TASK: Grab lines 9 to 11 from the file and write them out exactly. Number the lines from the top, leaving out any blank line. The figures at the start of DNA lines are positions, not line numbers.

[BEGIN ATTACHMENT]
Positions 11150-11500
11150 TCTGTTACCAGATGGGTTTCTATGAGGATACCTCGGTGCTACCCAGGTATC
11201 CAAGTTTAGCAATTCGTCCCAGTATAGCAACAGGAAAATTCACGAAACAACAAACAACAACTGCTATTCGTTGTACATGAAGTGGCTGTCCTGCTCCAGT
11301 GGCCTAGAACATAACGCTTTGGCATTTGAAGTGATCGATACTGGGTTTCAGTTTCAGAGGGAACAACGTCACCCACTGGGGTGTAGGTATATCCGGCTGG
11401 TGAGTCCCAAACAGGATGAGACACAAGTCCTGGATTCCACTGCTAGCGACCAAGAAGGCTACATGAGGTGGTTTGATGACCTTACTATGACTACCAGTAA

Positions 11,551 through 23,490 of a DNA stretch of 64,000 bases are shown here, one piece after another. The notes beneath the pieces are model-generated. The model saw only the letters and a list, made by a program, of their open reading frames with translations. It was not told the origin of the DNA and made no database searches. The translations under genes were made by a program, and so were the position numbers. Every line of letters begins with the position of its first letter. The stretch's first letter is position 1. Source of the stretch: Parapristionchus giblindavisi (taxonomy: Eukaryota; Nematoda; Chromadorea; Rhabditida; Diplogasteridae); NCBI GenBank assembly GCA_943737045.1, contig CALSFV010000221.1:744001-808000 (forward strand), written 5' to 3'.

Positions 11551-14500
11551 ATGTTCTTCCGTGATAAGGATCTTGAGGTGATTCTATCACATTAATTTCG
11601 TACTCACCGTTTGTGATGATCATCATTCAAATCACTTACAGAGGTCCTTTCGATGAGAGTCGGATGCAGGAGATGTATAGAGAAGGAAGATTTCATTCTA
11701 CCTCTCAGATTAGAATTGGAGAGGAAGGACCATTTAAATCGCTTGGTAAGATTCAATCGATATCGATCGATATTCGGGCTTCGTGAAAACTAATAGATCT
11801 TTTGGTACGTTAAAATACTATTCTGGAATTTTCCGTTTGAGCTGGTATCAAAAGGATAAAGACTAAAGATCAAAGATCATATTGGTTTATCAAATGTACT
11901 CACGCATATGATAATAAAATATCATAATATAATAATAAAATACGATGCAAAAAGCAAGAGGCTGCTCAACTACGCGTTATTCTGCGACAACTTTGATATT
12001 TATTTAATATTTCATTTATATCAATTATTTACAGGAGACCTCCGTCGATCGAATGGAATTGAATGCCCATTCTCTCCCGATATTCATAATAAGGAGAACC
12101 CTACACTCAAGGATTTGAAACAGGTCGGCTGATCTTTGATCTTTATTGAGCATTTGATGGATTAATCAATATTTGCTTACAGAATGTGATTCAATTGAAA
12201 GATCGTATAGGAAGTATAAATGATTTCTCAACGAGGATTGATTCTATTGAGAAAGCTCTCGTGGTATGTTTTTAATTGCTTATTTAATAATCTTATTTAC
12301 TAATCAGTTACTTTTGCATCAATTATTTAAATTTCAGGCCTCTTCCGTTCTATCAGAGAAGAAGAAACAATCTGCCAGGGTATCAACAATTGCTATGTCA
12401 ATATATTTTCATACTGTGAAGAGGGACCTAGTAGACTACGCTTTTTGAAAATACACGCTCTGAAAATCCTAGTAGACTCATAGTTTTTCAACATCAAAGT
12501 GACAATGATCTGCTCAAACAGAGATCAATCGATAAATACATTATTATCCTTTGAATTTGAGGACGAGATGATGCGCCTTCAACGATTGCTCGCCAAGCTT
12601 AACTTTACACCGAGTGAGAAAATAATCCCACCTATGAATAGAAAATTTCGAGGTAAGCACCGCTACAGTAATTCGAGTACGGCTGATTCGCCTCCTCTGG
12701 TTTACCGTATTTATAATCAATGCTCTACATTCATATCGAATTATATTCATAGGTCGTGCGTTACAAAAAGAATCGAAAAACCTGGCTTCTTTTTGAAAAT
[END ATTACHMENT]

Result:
11601 TACTCACCGTTTGTGATGATCATCATTCAAATCACTTACAGAGGTCCTTTCGATGAGAGTCGGATGCAGGAGATGTATAGAGAAGGAAGATTTCATTCTA
11701 CCTCTCAGATTAGAATTGGAGAGGAAGGACCATTTAAATCGCTTGGTAAGATTCAATCGATATCGATCGATATTCGGGCTTCGTGAAAACTAATAGATCT
11801 TTTGGTACGTTAAAATACTATTCTGGAATTTTCCGTTTGAGCTGGTATCAAAAGGATAAAGACTAAAGATCAAAGATCATATTGGTTTATCAAATGTACT